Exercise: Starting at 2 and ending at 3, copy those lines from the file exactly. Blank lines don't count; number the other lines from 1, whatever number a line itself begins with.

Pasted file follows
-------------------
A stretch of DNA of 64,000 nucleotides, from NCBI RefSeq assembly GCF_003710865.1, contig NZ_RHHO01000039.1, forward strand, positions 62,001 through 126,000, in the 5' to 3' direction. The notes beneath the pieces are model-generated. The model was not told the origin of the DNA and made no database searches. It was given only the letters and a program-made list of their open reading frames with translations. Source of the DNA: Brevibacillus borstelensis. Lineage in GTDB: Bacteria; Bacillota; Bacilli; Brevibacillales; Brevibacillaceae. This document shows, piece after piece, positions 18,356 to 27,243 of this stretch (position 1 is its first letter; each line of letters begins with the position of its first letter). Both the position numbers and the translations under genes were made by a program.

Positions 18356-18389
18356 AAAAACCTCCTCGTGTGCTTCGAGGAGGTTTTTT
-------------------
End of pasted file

Positions 18356-18389
18356 AAAAACCTCCTCGTGTGCTTCGAGGAGGTTTTTT